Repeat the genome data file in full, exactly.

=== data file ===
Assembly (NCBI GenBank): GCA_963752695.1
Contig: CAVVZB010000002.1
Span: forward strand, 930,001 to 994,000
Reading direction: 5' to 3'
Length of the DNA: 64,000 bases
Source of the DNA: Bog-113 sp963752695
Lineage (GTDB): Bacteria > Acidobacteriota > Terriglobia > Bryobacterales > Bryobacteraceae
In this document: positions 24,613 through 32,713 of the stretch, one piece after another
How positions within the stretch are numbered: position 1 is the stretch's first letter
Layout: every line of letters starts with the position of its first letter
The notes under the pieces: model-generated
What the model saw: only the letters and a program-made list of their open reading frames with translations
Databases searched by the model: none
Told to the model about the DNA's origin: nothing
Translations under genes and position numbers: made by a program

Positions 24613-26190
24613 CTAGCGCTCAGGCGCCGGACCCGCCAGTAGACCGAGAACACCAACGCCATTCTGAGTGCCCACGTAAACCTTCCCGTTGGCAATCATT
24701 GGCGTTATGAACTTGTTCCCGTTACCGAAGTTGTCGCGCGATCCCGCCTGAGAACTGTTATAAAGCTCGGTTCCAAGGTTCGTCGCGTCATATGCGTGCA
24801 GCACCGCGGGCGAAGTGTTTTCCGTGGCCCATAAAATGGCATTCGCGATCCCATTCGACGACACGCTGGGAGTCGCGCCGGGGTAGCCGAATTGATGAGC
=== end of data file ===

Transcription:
Assembly (NCBI GenBank): GCA_963752695.1
Contig: CAVVZB010000002.1
Span: forward strand, 930,001 to 994,000
Reading direction: 5' to 3'
Length of the DNA: 64,000 bases
Source of the DNA: Bog-113 sp963752695
Lineage (GTDB): Bacteria > Acidobacteriota > Terriglobia > Bryobacterales > Bryobacteraceae
In this document: positions 24,613 through 32,713 of the stretch, one piece after another
How positions within the stretch are numbered: position 1 is the stretch's first letter
Layout: every line of letters starts with the position of its first letter
The notes under the pieces: model-generated
What the model saw: only the letters and a program-made list of their open reading frames with translations
Databases searched by the model: none
Told to the model about the DNA's origin: nothing
Translations under genes and position numbers: made by a program

Positions 24613-26190
24613 CTAGCGCTCAGGCGCCGGACCCGCCAGTAGACCGAGAACACCAACGCCATTCTGAGTGCCCACGTAAACCTTCCCGTTGGCAATCATT
24701 GGCGTTATGAACTTGTTCCCGTTACCGAAGTTGTCGCGCGATCCCGCCTGAGAACTGTTATAAAGCTCGGTTCCAAGGTTCGTCGCGTCATATGCGTGCA
24801 GCACCGCGGGCGAAGTGTTTTCCGTGGCCCATAAAATGGCATTCGCGATCCCATTCGACGACACGCTGGGAGTCGCGCCGGGGTAGCCGAATTGATGAGC